Last night we watched The Imitation Game, a fictionalized account of the British compromise of the Nazi Enigma code machine, led by Alan Turning and played by Benedict Cumberbatch. (Is there a more English name?) Turing developed a primitive form of electro-mechanical computer, called a “bombe,” which permitted the British to read the coded orders sent to German units.
Although generally accepted wisdom is that the Stuxnet virus in 2010 was the first genuine cyberweapon—designed to inflict physical damage—it reportedly ruined almost a fifth of Iran’s nuclear centrifuges. I like to think that breaking the Enigma code is an early example of cyber warfare.
With Russia’s invasion of Ukraine, cyberwarfare has become a hot topic. Cyberwarfare is when one nation attacks another nation’s digital infrastructure, such as computers, software running on those computers, and the networks that connect them. Two common forms of cyberwarfare are viruses like Stuxnet, and distributed denial-of-service (DDoS) attacks.
DDoS attacks overwhelm a computer network with service requests so that legitimate service requests cannot reach the network. (The same thing can happen when a website suddenly experiences a surge in legitimate traffic—some people get no response). Attackers use viruses and malware to compromise computers and other devices (like routers and even refrigerators), which know how to communicate over the internet. These infected devices can be then used to send traffic on command, generally unbeknownst to their legitimate owners. The compromised devices are called “bots” or “zombies,” and the group of them under the control of an attacker is known as a “botnet.”
During the first week of April, the U.S. announced that it had unilaterally (and secretly) removed malware from computer networks around the world to pre-empt Russian cyberattacks. In other words, they remotely “fixed” compromised computers, so the owner of the botnet (GRU, the Russian intelligence agency) could no longer control those computers, effectively destroying the botnet. Although it didn’t receive much news coverage, this action was a pretty big deal. As stated in an article in The New York Times, “[It] showed a willingness to disarm the main intelligence unit of the Russian military from computer networks inside the United States and around the world.”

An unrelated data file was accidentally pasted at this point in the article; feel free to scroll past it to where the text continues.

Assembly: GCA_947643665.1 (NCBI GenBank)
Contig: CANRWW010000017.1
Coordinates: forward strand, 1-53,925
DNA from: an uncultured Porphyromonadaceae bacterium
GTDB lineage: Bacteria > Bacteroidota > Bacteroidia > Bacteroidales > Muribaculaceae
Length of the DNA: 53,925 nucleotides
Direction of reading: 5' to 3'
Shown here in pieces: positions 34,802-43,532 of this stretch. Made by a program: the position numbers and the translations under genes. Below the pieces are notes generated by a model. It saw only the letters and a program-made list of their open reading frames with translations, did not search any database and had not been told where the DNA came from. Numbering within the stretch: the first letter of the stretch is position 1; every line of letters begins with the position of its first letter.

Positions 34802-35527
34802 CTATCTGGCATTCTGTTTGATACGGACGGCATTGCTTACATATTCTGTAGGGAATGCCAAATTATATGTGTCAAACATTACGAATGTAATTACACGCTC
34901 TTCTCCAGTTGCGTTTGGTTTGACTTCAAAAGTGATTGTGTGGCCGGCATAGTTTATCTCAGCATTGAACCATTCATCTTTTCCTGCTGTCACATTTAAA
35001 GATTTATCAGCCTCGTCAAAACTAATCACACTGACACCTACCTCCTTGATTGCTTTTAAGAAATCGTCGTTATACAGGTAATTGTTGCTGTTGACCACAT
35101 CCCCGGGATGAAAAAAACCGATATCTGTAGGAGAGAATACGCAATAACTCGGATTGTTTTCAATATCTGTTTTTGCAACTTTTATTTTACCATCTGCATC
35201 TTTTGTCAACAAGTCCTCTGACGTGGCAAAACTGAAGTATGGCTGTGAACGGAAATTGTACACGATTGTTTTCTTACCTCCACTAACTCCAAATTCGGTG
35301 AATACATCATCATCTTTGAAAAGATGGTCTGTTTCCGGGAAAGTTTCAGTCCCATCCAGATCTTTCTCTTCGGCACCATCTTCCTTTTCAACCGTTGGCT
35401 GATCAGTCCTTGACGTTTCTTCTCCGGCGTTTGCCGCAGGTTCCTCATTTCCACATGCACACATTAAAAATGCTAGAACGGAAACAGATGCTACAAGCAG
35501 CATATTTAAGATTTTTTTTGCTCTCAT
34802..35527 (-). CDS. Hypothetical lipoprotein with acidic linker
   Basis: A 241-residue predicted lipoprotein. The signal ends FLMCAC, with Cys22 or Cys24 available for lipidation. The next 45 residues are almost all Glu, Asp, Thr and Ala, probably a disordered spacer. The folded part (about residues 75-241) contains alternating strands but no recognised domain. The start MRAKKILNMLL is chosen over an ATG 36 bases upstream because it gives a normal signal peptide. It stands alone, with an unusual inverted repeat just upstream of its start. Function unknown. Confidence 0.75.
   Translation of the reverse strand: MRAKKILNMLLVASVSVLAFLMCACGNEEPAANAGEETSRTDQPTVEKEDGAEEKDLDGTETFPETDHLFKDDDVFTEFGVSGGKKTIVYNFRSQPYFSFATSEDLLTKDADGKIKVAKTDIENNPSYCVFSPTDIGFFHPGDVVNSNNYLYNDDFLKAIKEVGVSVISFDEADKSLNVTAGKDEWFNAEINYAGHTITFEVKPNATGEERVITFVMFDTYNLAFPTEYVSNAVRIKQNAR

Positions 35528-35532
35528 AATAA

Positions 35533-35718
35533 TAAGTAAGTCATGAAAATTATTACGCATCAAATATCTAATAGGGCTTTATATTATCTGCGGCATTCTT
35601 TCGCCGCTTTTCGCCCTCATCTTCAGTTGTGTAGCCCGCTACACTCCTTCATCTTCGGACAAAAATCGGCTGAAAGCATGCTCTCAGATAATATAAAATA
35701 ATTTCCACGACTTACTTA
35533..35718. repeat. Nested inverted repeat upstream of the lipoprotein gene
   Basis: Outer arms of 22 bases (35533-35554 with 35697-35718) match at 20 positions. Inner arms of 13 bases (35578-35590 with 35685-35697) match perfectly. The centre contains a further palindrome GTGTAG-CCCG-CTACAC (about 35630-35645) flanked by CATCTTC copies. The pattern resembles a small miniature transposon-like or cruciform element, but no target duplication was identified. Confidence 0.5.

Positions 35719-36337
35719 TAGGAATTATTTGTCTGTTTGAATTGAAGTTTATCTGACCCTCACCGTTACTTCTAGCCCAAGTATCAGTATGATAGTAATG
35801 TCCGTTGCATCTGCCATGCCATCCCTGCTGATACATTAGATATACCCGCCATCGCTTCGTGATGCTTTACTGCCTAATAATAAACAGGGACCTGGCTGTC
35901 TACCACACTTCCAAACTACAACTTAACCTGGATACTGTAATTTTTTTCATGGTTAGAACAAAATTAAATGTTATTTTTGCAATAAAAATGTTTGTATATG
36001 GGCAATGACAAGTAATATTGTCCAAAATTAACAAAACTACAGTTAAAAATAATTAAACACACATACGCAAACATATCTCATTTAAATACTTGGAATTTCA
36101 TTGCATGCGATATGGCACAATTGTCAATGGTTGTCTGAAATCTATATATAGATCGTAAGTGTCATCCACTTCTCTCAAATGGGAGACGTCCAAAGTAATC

The U.S. didn’t know what the Russian botnet might be capable of doing. It simply disabled it. Had it been a missile, this action would have been classified as a “pre-emptive first strike,” which in the world of warfare is dropping your nukes on the enemy first. That’s the sort of thing that tends to cause nations to square off against each other and remove the gloves. On the other hand, the U.S. merely removed a threat, as opposed to unleashing a cyberattack of its own. The opinion of experts, quoted in The Guardian, is that “both sides understand that catastrophic cyber-attacks will most likely result in mutually assured destruction of systems.”
While DDoS attacks can be crippling, the real threat is malware, which actively destroys data (e.g financial data), render systems inoperable (like Stuxnet), or allows the control of operational systems (like the power grid or a pipeline). How are these threats delivered? The vast majority of ransomware is delivered via phishing email campaigns, legitimate-looking emails used to trick an individual into clicking a malicious URL or opening an attachment that contains malware. Another is the “USB drop attack” (Google it). Although anti-virus software (like Microsoft’s Windows Defender) can recognize known threats by their code or behaviors, previously unseen malware can slip past.
Microsoft counts the government of Ukraine as a customer and has been actively involved in protecting the country from cyberattacks. On Jan. 15, they blogged: “Microsoft Threat Intelligence Center (MSTIC) has identified evidence of a destructive malware operation targeting multiple organizations in Ukraine. This malware first appeared on victim systems in Ukraine on January 13, 2022.” The malware, now named “WhisperGate,” wiped data from affected computers.
In response to the attack on Ukraine, Microsoft updated its Defender software. But the data on the affected systems were lost. Of course, a well-run organization will have backups but even so, the system will need to be restored. And new variations of wiper software (HermeticWiper, IssacWiper) continue to appear, with the potential to slip past defenses. It really is a war, with the bad guys trying to find new attacks, and the good guys trying to find ways to block them. Of course, good and bad can depend upon where you’re standing—the U.S. clearly has weapons of its own, which as yet it has not deployed. Even so, it might be hard to tell if they do. The breaking of the Enigma code was a closely-held secret. I imagine that also applies to successful cyberattacks.
The invasion of Ukraine is giving us the first solid look at what a real cyber war might look like. While not as visible as tanks, bombs and bullets, the software can be equally damaging. Are the attacks we see state-of-the-art? Or, are there more sophisticated and damaging code weapons waiting to be unleashed in some digital Pearl Harbor?